Sonos Play:3 Review - Unboxing and setup!


The Sonos Play:3 is a compact wireless speaker that packs a sonic punch, can be controlled from your iPhone/iPad or Android device, but does oh so much more! As part of a larger wireless system, you can push your fav music, internet audio streams to multiple rooms (aptly named "party mode"). In this post, I'll detail configuration and setup of the new Play:3.
Looks impressive even in the box...
Last year I had the opportunity to review the Sonos S5. I have an old JVC micro-system that can still pump out the sound. Of course it doesn't stream anything, but by adding a simple iPod dock (and line-in input), voila! Internet stereo, ya'll! I was skeptical what, if anything, the newer speaker systems had on my old JVC stereo (it lights up after all). I have experienced the Bose radios and docks, and other similar compact systems and still wasn't that impressed.That all changed after a demo of the Sonos player at CES in 2010--I was frankly blown away. I bought an S5 system and a ZoneBridge, a combo that allows the S5 to wirelessly receive music streams.
The Play:3 is the next generation of wireless speaker systems from Sonos. More compact, but with a big sound. The S5 is now the Play:5, and the 2 of them teamed up AND CRANKED in the same room frankly about burst my ear-drums.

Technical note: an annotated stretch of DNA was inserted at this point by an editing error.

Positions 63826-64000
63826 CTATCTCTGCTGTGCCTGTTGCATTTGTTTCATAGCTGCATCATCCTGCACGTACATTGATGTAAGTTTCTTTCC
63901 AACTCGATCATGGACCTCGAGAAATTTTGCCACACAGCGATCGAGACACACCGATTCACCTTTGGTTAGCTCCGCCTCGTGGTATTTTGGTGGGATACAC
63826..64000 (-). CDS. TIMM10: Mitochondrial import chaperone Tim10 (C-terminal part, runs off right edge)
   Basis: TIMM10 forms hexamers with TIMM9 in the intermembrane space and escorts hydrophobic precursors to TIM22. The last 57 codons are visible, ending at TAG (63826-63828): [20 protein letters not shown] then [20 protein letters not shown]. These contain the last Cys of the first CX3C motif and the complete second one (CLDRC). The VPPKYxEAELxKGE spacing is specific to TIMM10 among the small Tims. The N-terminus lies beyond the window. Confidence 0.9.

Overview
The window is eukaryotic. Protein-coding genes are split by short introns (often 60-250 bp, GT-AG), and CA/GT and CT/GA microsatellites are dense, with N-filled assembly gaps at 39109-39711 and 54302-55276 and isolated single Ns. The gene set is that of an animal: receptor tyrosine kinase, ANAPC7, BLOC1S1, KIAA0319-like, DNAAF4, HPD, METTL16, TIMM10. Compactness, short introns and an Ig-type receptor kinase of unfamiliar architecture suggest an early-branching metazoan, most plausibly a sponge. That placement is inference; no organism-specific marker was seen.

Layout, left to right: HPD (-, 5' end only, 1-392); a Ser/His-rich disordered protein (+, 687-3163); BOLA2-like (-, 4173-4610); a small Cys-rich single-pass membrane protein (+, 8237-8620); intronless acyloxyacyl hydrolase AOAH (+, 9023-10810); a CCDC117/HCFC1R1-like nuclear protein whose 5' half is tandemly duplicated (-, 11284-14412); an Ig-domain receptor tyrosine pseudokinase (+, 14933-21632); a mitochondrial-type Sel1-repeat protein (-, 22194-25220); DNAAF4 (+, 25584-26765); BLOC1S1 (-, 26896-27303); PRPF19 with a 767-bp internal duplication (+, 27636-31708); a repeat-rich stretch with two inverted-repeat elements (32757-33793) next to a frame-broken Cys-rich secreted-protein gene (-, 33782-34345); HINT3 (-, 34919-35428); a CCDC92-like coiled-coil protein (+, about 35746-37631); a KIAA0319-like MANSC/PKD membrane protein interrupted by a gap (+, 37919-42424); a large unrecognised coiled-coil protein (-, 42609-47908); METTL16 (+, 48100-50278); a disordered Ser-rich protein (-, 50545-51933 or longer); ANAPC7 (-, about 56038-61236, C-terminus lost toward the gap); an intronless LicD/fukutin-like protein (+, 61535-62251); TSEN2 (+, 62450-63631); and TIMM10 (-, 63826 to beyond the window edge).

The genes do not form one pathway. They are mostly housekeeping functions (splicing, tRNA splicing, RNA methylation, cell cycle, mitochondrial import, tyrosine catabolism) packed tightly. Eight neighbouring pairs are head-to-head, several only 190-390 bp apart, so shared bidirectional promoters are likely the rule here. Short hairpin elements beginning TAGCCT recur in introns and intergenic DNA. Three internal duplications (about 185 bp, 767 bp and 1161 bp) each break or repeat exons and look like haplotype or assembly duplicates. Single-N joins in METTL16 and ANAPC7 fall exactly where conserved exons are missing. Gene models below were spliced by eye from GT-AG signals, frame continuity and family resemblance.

What's in the box? The new Play:3 comes well-packaged and necessarily so, as the unit is of substantial heft, for all it's svelteness (compared to my S5). That's because the Play:3 features 3 Class D digital amplifiers, in a 3 speaker system (dual-mid range, tweeter, and bass radiator). The box contains an RJ-45 ethernet cable (to connect via a wired connection), Windows system software, user documentation, and a power cable. You will need a PC or Mac computer to be able to perform the setup...
The back of the unit has an ethernet port (for use with the above mentioned RJ-45), a 2 prong power connection, and a standard threaded 1/4" mounting socket. A large grill area, I presumed, acted to ventilate the internal electronics, but proved on closer inspection to appear to house the bass speaker. Only a single ethernet connection means if you want to simply run using the wired connection, you can't daisy chain like the S5 (Play:5...sorry).
The top and front sides are trimmed with a rubberized edge. It seemed a little loose in spots, but could have been review unit wear and tear. The construction is otherwisesolid and like the S5, the unit has an attractive finish.The centered buttons, like other Play devices include the standard Sonos minimalist button layout (vol +/- and mute). A status light indicates connection when pairing up to your ZoneBridge, etc.
The left side of the speaker has rubberized nubs that help anchor the unit when turned on it's side. In this configuration, if you add another Play:3 device, you can set up an enhanced L/R audio experience, over what only one player can produce (because of the lack of speaker separation).